Preparing for the future of occupational health and safety

construction worker wiping their brow at worksite
NWCOHS develops teaching case studies on emerging issues

September 1, 2022

The hazards faced by workers in the United States are changing. While traditional occupational hazards such as chemical exposures and physical safety hazards continue to be responsible for a large number of workplace injuries and illness, changes in the organization of work and the workplace itself present new challenges to providing a safe and healthy work environment.

Two examples of changes that impact the health of workers are the increase in precarious work arrangements, and changes in our climate that result in more frequent extreme climate events[1]. In order to ensure that our trainees are prepared to meet these emerging challenges, the Northwest Center for Occupational Health and Safety (NWCOHS) has developed training materials on these topics, and integrated them into our graduate coursework and our continuing education program.

Climate-related hazards

NWCOHS has developed three case studies that highlight specific examples of climate-related hazards that affect the health of workers:

  • Impact of wildfire smoke on outdoor workers
  • Occupational heat-related illness
  • Climate change, infectious disease and worker health

In each of these case studies NWCOHS trainees examine the evidence linking these hazardous exposures to occupational health impacts. They then apply their occupational health and safety (OH&S) training to identify workers likely to be at risk, consider how to quantify these exposures, explore options to control these exposures, and consider approaches to manage these risks through OH&S programs and policies. Recent rulemaking in both Oregon and Washington around occupational exposure to outdoor heat and to wildfire smoke has highlighted the relevance of these topics for OH&S trainees[2].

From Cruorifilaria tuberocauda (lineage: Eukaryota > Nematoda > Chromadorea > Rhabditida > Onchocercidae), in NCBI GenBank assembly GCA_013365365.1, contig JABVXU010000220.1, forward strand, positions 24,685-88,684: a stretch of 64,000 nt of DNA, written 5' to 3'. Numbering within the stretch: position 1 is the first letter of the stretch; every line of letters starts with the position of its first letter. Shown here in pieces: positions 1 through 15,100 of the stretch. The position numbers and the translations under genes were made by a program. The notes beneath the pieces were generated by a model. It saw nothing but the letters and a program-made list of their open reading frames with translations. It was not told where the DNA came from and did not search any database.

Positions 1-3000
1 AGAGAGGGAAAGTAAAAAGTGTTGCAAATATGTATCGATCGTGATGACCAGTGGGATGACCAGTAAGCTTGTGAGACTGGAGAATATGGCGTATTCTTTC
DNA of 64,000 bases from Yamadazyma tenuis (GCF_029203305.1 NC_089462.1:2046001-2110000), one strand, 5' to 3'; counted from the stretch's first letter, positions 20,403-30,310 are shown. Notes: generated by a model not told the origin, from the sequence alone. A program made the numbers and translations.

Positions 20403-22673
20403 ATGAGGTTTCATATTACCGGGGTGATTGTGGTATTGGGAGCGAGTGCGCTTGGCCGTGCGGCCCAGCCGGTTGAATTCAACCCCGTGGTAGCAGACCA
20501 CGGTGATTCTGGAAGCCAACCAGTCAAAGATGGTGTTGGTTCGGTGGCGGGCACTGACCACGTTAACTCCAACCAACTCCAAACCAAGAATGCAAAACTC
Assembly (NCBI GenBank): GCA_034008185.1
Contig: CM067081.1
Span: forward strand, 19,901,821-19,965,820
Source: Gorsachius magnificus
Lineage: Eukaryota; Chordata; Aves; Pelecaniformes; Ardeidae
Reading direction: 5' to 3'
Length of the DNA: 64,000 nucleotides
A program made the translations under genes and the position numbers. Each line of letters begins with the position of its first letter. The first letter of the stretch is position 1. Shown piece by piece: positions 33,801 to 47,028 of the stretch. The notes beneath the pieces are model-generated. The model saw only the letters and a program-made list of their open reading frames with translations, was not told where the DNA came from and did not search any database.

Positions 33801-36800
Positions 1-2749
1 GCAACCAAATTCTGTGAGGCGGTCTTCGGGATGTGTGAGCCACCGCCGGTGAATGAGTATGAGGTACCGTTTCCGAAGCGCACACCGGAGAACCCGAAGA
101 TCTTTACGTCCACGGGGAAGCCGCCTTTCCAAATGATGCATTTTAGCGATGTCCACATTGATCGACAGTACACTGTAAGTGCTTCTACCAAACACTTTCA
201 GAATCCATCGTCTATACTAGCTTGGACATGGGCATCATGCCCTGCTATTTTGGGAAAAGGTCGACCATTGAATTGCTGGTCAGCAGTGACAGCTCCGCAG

Precarious work

The recent move away from traditional standard employment models to non-standard work arrangements, like gig work, has resulted in the increased prevalence of precarious work. Precarious work is work that is uncertain, unstable, and insecure and in which employees bear the risks of work (as opposed to businesses or the government), and receive limited social benefits and statutory protections[3]. Some characteristics of precarious work include: low wages, no employer-paid health care, sick time, or vacation; no retirement benefits; no contract protections; and limited control over work tasks or schedule. Precarious jobs frequently lack adequate health and safety protections, and may be associated with higher levels of psychosocial stress[4].

NWCOHS trainees examine the core concepts that define precarious work, the societal forces that are driving the increase in precarious work and the relationship between job precarity and worker health and well-being. NWCOHS explores these concepts further in a case study focused on immigrant day laborers.

Focus on interdisciplinary approaches  

Through these case studies, NWCOHS trainees explore how the skills and competencies from their specific OH&S discipline can address the worker health and safety risks associated with extreme climate events and precarious work. In interdisciplinary small groups trainees share their discipline’s perspective and brainstorm complimentary approaches to managing the risks presented in each case study.

Further learning opportunities


[1] and

[2] and

[3] Arne Kalleberg and Steven Vallas, Precarious Work. Research in the Sociology of Work, Volume 31, 1–30.


Cover photo credit: Adobe Images gianni, file #521839566